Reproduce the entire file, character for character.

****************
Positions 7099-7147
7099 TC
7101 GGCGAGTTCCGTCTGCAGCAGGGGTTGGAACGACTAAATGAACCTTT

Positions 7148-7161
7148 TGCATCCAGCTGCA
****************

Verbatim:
Positions 7099-7147
7099 TC
7101 GGCGAGTTCCGTCTGCAGCAGGGGTTGGAACGACTAAATGAACCTTT

Positions 7148-7161
7148 TGCATCCAGCTGCA